26 Dec The Power of a Process
October 6th 2001. England v Greece, World Cup qualifiers. England is trailing 2-1. To avoid a dangerous play off against Ukraine, England HAS to get an equaliser.
93 minutes on the clock. The last minute of stoppage time. England wins a free kick.
“I could hear the banging of a drum. It was as if it was the only sound in the world. Just one drum, banging out a beat, the sound carrying directly on to the pitch. The rest of the stadium seemed completely silent, as if every single fan knew that the next kick of the ball would decide the match. Bang, bang; bang, bang; bang, bang,” recalled David Beckham in his autobiography.
Teddy Sheringham steps forward to take the free kick. Beckham pushes him aside. Sheringham’s not happy, but he steps aside.
“It was just me, the ball, and the 25 yards separating me from the top left corner of the goal. But this kick was not just about England; it was also about me. It was about drawing a line under four years of abuse. Four years of bitterness. Four years of England fans — not all of them, but enough to make it hurt — shouting the most horrible things at me while I was playing for my country. Four years of pain.”
(Beckham had been sent off in a crucial game in the 1998 World Cup for a rash and petulant kick at an Argentinian who had fouled him – an act which had made him the most hated footballer in England ever since, as England ended up losing the game on penalties and exiting the World Cup as a result).
So, it’s the final minute of play, England risk not qualifying for the World Cup, and you’re the player England supporters hate. Moreover, you’re about to take a free kick which could just be the most important kick of the ball of your life. No pressure then.
“I took two deep breaths, eyed the top corner of the net and emptied my mind of everything except one thought: “I am going to score.” There was a single focus: getting England into the World Cup finals. There was no doubt in my mind, no negativity. Just a sense of complete reassurance.
Confidence is a funny thing. People often say that you need a lot of luck to win. But, for me, confidence comes down to preparation.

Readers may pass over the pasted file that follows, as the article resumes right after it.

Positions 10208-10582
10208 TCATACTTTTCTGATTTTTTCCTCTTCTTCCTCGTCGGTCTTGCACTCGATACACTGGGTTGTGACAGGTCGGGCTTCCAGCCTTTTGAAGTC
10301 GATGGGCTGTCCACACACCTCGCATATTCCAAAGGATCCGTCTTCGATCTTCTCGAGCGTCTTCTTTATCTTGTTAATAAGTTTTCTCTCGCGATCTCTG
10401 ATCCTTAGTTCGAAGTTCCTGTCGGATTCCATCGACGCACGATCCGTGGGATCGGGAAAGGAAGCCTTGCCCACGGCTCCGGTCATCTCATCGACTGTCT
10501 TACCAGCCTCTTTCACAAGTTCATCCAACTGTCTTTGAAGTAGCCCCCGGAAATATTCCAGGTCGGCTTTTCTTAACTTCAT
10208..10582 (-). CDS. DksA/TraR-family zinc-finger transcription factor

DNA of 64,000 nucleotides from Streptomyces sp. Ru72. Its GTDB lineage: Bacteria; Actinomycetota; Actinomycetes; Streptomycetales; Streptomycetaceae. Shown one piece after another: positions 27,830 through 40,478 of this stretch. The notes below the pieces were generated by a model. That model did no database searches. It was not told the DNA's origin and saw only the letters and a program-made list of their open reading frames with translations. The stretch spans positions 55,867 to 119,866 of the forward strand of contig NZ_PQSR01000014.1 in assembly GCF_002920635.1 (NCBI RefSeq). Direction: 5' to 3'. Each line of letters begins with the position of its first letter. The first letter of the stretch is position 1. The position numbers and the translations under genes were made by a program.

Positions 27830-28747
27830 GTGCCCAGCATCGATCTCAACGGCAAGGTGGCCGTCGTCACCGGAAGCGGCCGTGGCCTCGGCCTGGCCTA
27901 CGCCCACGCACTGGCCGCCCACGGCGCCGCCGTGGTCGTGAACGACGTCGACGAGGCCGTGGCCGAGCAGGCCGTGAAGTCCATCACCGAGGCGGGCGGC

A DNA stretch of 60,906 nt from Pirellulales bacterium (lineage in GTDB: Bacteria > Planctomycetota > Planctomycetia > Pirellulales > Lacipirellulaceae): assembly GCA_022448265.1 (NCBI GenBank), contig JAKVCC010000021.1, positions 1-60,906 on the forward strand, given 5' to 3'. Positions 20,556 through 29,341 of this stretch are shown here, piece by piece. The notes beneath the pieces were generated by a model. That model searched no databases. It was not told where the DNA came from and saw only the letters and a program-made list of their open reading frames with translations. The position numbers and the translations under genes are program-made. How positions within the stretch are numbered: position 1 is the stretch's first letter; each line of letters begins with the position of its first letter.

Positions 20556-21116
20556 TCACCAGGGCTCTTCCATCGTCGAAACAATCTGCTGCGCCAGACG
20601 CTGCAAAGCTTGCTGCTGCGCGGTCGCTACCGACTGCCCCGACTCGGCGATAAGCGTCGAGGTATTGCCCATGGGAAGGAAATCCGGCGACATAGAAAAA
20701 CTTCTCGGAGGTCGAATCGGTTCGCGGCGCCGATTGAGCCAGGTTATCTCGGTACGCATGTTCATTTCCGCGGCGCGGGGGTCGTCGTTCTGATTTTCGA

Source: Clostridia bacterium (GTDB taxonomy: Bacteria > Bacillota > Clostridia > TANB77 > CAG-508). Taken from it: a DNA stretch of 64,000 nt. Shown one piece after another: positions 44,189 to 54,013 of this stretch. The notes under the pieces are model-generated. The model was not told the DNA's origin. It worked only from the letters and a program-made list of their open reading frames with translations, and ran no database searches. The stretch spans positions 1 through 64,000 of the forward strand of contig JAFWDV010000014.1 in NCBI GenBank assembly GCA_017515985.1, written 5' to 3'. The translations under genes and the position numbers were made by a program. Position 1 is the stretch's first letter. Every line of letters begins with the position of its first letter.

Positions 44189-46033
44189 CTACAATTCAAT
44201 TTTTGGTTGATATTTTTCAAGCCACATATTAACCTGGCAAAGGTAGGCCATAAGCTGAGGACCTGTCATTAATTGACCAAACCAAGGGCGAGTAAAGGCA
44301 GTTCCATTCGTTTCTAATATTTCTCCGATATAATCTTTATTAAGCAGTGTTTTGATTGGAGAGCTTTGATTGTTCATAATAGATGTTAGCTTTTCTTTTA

Time seemed to slow down as I sized up the goal, hands on my hips. The drum was still beating and the tension was still rising. I stepped slightly to the left and then began my run-up. I felt the ball on my boot and — in that strange way that sometimes happens in football — I knew instantly it was going into the back of the net. There is something incredible when you strike a football in just the way you want to. It feels so satisfying, the tiny thud of the ball against your boot, and then the fizz of the ball as it speeds away. When you get it right, you hardly feel the impact. It is like kicking a feather. As the ball flew towards the top left corner, before it had even hit the back of the net, I was off, sprinting towards the touchline, shouting for joy. The silence had been replaced by a huge, almost deafening roar. The stadium just erupted.
England were in the World Cup finals.
England were in the World Cup!”
Why, in spite of a massive amount of pressure, was Beckham so confident in taking that free kick? Because he had a process. He had practiced taking thousands and thousands of free kicks over the years.
“I guess when you have practised like that for twenty years, when you have put yourself on the line for so long, self-belief comes along as a by-product. You know you can do it because you have prepared to do it all your life.”
This self-belief is present in all of the world’s top athletes. As Michael Johnson, the legendary Olympic sprinter once said,
“If you have done everything possible to prepare for your event, confidence will stick.”
No-one likes uncertainty, especially when it is accompanied by fear. Turbulence in world stockmarkets makes many investors fearful and uncertain of what to do for the best. The situation isn’t helped by the plethora of ‘financial porn’ to which investors are exposed in the media – so called ‘experts’ pontificating on which way markets are headed (as if they knew and, if they did, would give away that information for free!), and with every downturn which occurs there will always be those who insist that ‘this time it’s different!’. How is the average investor supposed to deal with all this ‘noise’?
When we meet with new clients this is often a subject which they will want to discuss in our early meetings with them, especially if they have had their fingers burned in the past. It can sometimes be hard to understand and manage their fears about future stockmarket downturns and it certainly cannot be done overnight. It’s a case of gradually taking them through our process and showing them how that process will protect them from making the same mistakes which the majority of investors make.
It can still be a challenge sometimes to get that message across. After all, words such as ‘rebalancing’, ‘risk tolerance’ and ‘asset allocation’ can understandably cause some people’s eyes to glaze over. We can explain the concept much better if we can relate it to something anyone would understand.
Ok, we’re not all David Beckham, but this story resonates because we can apply that same strategy for investing. Athletes have confidence in times of immense pressure because the process is so ingrained in them they have no need to feel fear or uncertainty. If investors have a disciplined and robust investment process, backed up by a financial plan which informs their investment strategy, so that they understand exactly WHY they own the investments they own, and the purpose their portfolio serves in helping them to achieve their goals in life, they are far more likely to ride out stockmarket turbulence and emerge unscathed.